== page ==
So Many Doctors Are Committing Suicide And This Is Why

Doctors are people, too. Sometimes that means they make mistakes. Sometimes that means you need to cut them a little slack after a hard day. Sometimes that means they just go plain ol' nuts: They attack Uber drivers, become serial killers, and sexually assault women. Y'know, like a bunch of nuts. Pure fringe cases? Maybe. But then why are physicians also twice as likely to kill themselves? What's actually going on here? Cracked sat down with our favorite neurosurgeon, Daniel, and tried to find a polite way to ask: "What's your guys' damage, anyway?"

The Screening Process Is Hilariously Light

Becoming a neurosurgeon is a 15-year process, from undergrad to residency training. Imagine investing that much time only to find out you vigorously suck at your job. It happens, and if you subscribe to the "10,000 hours" theory, it kind of makes sense. Within the government-mandated work-hour restrictions, a new surgeon will only spend about 5,000 to 6,000 hours training over a seven-year period. Mastery is not attainable, so we shoot for competency.

That starts with the screening process. Every medical student finds out their residency on the same day. We call it match day, for obvious reasons (because of how many disappointed students turn to arson). Some specialties aren't very competitive, but neurosurgery sure is. Most years, there are about 170 slots for neurosurgery residents, nationwide. There are four or five hundred applicants. We determine who gets in based on interviews, since we can't actually have them perform brain surgery before they technically know how to do that, fun as it might be.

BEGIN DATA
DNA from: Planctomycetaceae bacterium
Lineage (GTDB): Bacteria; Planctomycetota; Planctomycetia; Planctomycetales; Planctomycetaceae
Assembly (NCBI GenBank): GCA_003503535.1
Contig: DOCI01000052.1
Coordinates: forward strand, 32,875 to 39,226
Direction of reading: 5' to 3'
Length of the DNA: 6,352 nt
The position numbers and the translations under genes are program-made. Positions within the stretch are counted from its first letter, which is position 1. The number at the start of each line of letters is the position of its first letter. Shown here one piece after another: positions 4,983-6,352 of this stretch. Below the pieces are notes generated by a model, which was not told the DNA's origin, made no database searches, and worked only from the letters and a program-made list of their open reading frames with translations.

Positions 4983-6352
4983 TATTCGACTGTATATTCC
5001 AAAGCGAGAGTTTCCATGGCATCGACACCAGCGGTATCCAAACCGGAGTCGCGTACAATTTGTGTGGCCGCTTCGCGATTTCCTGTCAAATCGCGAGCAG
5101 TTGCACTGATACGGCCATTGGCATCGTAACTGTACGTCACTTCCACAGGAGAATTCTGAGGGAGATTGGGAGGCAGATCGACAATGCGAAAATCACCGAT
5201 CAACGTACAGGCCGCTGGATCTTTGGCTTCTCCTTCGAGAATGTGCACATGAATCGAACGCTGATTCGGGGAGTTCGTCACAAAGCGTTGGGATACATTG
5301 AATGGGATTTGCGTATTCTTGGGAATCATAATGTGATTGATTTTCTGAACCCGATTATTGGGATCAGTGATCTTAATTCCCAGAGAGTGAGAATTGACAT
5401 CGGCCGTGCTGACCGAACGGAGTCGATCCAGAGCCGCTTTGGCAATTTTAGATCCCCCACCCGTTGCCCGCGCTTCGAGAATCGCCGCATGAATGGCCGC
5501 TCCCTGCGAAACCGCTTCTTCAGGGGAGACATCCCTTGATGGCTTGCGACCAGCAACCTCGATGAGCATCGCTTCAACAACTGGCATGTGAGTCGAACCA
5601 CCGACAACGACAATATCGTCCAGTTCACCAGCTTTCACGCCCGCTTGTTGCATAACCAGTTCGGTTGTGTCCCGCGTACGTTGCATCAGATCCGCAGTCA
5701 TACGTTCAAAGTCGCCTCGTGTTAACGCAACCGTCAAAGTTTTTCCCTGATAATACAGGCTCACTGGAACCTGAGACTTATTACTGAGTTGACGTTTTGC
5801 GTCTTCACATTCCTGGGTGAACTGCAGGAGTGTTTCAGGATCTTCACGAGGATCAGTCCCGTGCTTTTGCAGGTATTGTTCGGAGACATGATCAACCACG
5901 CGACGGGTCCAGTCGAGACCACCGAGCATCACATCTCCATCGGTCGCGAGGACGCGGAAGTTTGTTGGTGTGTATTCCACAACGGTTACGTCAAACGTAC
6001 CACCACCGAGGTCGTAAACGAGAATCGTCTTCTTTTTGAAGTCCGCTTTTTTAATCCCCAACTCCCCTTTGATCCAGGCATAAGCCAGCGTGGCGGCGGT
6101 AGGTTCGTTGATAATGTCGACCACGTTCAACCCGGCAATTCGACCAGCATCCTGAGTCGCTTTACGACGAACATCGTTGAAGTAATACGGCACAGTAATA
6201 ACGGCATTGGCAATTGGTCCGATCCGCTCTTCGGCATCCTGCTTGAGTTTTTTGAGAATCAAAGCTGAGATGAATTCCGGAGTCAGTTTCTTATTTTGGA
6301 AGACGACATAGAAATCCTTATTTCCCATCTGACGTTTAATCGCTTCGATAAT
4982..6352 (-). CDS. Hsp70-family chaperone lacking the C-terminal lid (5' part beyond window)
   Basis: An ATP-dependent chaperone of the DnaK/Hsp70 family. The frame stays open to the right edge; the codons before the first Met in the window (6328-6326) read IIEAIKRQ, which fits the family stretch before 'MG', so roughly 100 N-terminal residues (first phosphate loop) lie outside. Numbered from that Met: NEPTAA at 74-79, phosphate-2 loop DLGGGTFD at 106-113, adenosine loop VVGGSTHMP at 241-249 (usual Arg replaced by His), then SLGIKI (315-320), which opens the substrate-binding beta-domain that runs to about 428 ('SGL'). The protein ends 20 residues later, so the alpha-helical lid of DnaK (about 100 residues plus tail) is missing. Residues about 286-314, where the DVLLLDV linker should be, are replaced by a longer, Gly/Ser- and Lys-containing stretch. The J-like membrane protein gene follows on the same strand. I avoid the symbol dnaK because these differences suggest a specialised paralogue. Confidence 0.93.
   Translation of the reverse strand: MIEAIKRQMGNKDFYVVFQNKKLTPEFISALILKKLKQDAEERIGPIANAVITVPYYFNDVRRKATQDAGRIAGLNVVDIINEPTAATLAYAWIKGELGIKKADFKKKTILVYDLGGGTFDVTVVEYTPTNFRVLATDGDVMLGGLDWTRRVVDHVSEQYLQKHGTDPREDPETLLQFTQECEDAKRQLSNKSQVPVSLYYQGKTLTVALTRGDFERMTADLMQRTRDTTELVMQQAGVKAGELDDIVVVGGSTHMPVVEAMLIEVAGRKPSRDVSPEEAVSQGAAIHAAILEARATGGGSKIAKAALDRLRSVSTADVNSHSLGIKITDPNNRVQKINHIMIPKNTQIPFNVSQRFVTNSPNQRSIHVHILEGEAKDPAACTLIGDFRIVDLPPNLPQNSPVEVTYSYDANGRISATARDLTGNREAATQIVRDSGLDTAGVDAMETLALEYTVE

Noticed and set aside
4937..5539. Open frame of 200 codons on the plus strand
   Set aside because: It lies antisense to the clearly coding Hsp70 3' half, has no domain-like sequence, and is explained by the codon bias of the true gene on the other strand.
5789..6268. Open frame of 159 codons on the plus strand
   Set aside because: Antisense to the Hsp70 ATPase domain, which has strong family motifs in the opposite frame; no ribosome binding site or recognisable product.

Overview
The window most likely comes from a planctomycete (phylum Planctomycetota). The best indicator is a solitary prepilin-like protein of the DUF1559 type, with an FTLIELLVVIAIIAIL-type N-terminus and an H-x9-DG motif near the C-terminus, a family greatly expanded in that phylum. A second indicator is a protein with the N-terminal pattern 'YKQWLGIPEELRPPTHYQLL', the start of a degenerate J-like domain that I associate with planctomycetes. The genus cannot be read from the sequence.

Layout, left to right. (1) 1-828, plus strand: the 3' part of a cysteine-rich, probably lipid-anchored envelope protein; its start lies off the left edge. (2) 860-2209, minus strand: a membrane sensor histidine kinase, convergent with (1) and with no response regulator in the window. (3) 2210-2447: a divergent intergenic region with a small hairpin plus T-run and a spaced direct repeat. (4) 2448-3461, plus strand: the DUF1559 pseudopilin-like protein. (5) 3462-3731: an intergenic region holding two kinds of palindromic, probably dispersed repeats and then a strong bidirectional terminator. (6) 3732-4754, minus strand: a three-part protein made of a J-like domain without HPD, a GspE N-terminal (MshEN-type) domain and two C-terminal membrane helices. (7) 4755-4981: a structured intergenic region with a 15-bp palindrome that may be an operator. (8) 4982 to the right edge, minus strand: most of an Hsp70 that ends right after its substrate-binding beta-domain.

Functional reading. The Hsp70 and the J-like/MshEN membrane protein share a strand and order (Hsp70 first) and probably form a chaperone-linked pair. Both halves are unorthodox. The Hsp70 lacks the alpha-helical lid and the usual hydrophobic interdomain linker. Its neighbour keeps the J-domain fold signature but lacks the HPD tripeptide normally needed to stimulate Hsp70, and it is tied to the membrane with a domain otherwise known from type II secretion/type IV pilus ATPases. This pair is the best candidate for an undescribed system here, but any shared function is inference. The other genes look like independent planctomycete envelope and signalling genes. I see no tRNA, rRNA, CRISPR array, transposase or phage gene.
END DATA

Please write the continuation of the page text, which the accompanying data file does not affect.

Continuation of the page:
xmee/iStock"Aw, crap, shouldn't have cut that. Could I get a new aneurysm patient, please?"

Yes, shockingly, selecting a surgeon based on an academic transcript and 15-minute interview is a fallible process. The best we can do is look for glaring red flags, and at least once a year we blackball someone who is clearly crazy. One year, there was a set of identical twins. They each spent the whole interview slamming the other. That is the reddest flag, and neither became neurosurgeons.

Some students try to increase their chances by doing an away-rotation at the hospital of their desired residency. They'll basically spend a month at our hospital trying to impress everybody, usually closing out with a lecture. One year a kid clicked open the wrong folder right before his lecture started and accidentally showed his porn preferences to the audience. We're talking hardcore anal. If he'd been a proctologist, that might have been forgivable...

Bojan89/iStockGuess no one ever told the kid to "Do what you love" on career day.

Here's how Match Day works: On the hiring team, we interview candidates and submit our hiring preferences, and then a mysterious computer algorithm sorts through both those and the applicants' preferences, and jobs get assigned. Both the program and the applicant are then legally obliged to offer and accept the job. You may have noticed there's no time allotted there for a psychological profile, an evaluation of how they will fit into a team, or how they will respond to pressure.

One of my fellow surgery interns scored in the 99th percentile of every standardized test he took. On paper, he was the best surgeon you could possibly imagine. You'd expect him to match to Harvard. Everyone was excited when he matched to our program, because it looked like we might be getting a genius. But the first time we had a patient dying in the trauma bay, he cried for his mommy. I'm being literal, not figurative. He actually cried out for his mom while the rest of us rushed to save a patient.